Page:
From the middle-east to New Zealand, it seems that the skilled immigrants are much in demand. In an article on Aug 20, New York Times says:
Even countries wary of migrant brawn are bullish on migrant brains, and many offer tax breaks and streamlined visas to compete in the global marketplace.
It is ironical than that the country which was the first to tap the skills of immigrants from all over the world has created such barriers to immigration that for the first time, researchers are talking about the “reverse brain-drain”. More and more students and skilled workers are packing their bags for more welcoming shores like Australia, New Zealand and countries in Europe.
For years, the US has relied on immigrants to propel its economy and to drive innovation. Immigrants have either started or played huge part in the success of companies such as the Bose Corporation, Google, Intel, Microsoft and many more. Immigrant doctors, nurses and now, more and more, MBAs have been at the core of the American economy. A couple of years ago, when Parminder Nagra, of Bend It Like Beckham fame joined the caste of the popular NBC medical series, the ER, some critics exclaimed that finally the racial composition of the emergency room on the series had some resemblance to the real life emergency rooms across the country where immigrant medical professionals are all too common.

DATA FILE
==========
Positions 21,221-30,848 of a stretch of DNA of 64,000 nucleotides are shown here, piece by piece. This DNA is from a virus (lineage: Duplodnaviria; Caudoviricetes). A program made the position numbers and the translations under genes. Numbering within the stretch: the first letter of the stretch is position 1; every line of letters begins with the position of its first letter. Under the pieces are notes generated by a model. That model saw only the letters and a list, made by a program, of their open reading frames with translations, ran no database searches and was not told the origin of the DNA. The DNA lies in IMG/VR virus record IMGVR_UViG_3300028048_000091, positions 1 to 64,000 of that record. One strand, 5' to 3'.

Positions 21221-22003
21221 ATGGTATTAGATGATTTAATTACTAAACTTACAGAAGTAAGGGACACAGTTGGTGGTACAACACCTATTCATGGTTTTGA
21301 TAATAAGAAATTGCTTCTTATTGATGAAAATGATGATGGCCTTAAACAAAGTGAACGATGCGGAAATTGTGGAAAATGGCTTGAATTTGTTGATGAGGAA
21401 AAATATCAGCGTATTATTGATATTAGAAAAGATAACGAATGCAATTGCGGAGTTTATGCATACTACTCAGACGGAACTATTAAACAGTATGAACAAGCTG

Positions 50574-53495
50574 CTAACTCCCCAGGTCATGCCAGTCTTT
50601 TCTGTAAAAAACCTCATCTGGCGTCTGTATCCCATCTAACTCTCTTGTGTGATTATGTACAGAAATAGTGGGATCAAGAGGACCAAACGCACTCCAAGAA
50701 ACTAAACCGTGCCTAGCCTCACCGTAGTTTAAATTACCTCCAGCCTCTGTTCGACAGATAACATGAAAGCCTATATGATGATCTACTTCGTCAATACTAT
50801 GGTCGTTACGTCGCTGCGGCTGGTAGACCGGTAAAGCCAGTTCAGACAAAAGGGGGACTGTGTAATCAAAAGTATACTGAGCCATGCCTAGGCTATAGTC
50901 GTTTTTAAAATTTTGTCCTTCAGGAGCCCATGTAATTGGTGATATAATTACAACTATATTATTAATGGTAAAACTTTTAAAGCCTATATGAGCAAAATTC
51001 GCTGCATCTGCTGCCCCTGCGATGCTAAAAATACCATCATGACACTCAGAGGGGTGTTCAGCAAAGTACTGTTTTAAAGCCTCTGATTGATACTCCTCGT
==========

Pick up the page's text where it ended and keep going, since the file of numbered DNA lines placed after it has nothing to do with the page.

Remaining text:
If immigrants are so useful for the country, then why does the US, through its current immigration system, makes the skilled immigrants, who desire to stay in this country, jump through so many hoops? The current process that has people waiting for more than half a dozen years has so disheartened some skilled immigrants that they have decided to move back either to their home country or to another, more welcoming country. But the advantages of living in the US are so great, that the majority of us have decided to stick it out for our green cards.
The only difference is that a few of us have left it to fate (or ‘karma’) and have decided that ‘the green card will come when it will come’ and a few of us have realized that it is ‘American’ to stand up for yourself, to be vocal about the advantages that the skilled immigrants bring to this country, to talk about getting a fair treatment from the immigration process. We know that our efforts are making a difference and our voice is being heard. My favorite bit of quote regarding our efforts is the one from an editorial piece published in the Baltimore Sun after the flower protest:
Let’s hope their protest gets results – because Americans are fortunate to have living among them people who are this ingenious, and this thoughtful of others, and this capable of channeling anger into beauty.
I say to the author of that editorial that it is a privilege to live in this great country and even though we are going through a struggle to gain permanent residency here, it is for a great personal cause and this struggle will make us value it all the more. S
So folks, if you want to make a difference, please join me and many other motivated people at Immigration Voice – because if you are not part of the solution, than you are part of the problem.